A tractor-trailer truck carrying flammable fuel wrecked Monday in Craig, shutting down parts of Colorado Highway 13 and U.S. Highway 40 for four hours.
Officers from the Craig Police Department, Moffat County Sheriff's Department, Colorado State Patrol and Craig Fire/Rescue spent much of the day in the snow trying to defuse the situation.
The truck, with tandem trailers, was loaded with hydro carbon liquid fuel, more commonly referred to as drip gas. Drip gas is a petroleum product that is highly flammable, according to Craig/Fire Rescue Chief Roy Mason.
"We could have had a nasty fire with the potential of a lot of property damage," said Mason.
The driver, Jacob Workman, 27, of Craig, was headed east-bound on Highway 40 into Craig and attempted to turn south onto Highway 13 when he lost control of the truck.
The rear tanker trailer the truck was hauling disconnected from the rig and turned onto its side about 100 feet from the intersection. There were no injuries reported.
While the tanker was not leaking when emergency officials arrived, the wreck did pose a difficult situation for authorities. Before the tanker could be removed, its cargo had to be transferred to another tanker due to the potential for fire. Authorities did not want to risk moving the tanker while it was still loaded with the gas. According to Mason, the transfer was the most dangerous part of the clean-up.
"I think that is the most critical stage," said Mason. "There is a real potential for a possible leak or fire during that process, but fortunately the owner and driver of the truck knew what they were doing."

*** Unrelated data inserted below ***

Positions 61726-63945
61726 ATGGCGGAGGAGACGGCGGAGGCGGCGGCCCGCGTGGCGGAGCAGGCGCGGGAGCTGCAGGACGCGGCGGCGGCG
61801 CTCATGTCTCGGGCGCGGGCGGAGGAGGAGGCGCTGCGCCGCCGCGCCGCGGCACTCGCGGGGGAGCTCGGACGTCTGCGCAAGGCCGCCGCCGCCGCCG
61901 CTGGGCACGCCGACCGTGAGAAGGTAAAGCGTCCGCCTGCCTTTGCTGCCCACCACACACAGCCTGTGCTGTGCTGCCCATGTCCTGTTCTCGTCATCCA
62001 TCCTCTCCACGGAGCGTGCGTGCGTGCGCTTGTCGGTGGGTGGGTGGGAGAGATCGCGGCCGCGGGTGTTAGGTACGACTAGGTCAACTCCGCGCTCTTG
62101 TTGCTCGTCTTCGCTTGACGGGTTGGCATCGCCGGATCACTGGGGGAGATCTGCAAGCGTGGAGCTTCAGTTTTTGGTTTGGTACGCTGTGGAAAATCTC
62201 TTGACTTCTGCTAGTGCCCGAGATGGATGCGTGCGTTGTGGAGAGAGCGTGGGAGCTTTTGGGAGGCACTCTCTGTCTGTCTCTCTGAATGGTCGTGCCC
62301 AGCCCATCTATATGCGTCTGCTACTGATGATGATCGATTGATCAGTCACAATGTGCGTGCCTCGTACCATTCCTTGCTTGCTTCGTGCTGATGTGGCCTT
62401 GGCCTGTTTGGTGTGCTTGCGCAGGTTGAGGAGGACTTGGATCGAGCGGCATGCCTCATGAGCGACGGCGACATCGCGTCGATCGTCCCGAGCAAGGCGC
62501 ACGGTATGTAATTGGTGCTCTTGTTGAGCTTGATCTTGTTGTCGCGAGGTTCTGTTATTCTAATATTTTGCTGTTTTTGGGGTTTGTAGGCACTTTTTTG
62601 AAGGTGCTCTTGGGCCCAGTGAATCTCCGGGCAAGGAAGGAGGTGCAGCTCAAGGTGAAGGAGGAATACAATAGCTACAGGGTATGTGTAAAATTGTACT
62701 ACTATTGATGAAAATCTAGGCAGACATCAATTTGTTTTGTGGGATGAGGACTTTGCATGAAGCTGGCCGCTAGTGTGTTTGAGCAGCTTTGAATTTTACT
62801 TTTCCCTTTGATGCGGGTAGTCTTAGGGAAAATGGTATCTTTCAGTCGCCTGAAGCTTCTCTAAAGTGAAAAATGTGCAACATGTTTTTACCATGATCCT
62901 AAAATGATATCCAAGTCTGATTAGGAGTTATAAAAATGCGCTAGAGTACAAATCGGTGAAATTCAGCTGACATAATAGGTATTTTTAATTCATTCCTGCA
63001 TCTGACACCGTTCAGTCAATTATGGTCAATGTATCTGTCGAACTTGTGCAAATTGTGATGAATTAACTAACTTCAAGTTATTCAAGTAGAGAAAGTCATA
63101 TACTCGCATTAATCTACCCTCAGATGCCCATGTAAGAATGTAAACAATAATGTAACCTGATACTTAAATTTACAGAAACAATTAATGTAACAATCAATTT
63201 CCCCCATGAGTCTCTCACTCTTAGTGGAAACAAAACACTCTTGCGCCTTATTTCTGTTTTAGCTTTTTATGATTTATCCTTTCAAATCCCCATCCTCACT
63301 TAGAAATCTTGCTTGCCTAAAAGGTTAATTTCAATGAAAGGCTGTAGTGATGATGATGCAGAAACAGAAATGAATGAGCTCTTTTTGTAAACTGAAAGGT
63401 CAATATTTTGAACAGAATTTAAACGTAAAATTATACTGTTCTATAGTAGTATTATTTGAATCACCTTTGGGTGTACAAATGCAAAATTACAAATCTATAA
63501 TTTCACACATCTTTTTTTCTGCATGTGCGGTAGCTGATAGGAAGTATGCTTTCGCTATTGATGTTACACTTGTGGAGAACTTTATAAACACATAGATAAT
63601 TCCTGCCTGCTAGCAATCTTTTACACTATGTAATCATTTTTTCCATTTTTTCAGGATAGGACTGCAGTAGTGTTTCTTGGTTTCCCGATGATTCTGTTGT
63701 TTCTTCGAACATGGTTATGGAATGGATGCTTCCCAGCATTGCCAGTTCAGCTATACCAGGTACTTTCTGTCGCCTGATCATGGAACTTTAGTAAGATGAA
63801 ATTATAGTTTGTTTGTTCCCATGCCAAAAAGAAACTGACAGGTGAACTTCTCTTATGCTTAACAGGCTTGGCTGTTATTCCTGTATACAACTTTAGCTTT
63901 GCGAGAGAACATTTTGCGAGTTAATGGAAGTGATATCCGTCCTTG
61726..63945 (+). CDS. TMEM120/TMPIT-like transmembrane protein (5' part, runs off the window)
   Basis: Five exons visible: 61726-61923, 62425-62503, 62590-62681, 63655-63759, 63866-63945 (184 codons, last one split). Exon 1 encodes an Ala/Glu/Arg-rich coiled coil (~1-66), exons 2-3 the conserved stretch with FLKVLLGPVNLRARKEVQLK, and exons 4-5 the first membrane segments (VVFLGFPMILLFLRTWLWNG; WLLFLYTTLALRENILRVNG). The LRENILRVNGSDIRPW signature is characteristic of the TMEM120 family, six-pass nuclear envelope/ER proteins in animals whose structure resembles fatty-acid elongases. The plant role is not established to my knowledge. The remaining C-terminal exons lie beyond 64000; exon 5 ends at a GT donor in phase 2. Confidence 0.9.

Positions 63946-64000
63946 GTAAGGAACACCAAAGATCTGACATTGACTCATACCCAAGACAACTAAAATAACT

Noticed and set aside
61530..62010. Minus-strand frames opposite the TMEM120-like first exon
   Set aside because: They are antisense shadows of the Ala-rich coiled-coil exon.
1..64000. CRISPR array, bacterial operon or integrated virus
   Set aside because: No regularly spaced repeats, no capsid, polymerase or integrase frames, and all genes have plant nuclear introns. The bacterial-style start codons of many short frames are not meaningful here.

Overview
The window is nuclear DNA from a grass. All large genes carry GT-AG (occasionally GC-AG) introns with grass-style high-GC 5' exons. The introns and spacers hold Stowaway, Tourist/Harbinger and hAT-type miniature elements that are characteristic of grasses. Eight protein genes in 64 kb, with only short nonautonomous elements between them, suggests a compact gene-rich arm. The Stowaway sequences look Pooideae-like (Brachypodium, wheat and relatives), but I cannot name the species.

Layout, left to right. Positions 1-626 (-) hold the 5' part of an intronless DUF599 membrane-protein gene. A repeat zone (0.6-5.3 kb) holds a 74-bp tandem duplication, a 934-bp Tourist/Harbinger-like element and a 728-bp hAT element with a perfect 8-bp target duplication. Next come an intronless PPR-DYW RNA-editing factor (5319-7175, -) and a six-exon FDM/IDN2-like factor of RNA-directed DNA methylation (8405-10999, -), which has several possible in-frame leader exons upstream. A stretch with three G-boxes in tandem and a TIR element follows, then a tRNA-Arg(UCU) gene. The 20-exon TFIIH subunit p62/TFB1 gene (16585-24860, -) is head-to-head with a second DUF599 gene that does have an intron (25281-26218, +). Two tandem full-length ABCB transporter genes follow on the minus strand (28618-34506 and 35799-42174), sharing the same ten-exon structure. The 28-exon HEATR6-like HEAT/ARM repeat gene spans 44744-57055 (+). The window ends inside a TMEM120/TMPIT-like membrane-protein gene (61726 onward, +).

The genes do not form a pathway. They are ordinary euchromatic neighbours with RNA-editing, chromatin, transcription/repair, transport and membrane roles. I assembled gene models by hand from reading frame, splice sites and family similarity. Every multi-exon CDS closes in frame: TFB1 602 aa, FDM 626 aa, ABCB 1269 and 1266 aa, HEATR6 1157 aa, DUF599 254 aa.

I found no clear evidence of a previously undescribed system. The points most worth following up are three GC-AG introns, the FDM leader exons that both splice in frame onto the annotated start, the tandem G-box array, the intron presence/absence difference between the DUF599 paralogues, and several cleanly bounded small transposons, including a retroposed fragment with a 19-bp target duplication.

There was a slight leak during the transfer, but it was quickly contained and cleaned up by Craig Fire/Rescue and the Craig Road and Bridge Department.
Once the cargo was removed, a crane and a wrecker were brought in from Steamboat Springs to upright the tanker and remove it from the road. The intersection was shut down for more than four hours, according to the Craig Police Department.
Weather played a role in the accident, according to Colorado State Patrol trooper James Womack, who helped in the accident investigation.
"The right-turn lane was snow-packed and the truck started to slide; when it hit the south-bound lane of Highway 13 there was more friction because instead of the snow pack there was water and slush," said Womack. "The friction caused the trailer to roll onto its left side. Fortunately, the truck didn't roll because it had a lower center of gravity."
Womack believes weather may have caused the accident, but it also helped make the scene safer.
"It is a catch-22," said Womack. "The weather caused the accident, but the wet, cold roads may have prevented the accident from being more serious because of the hazardous material."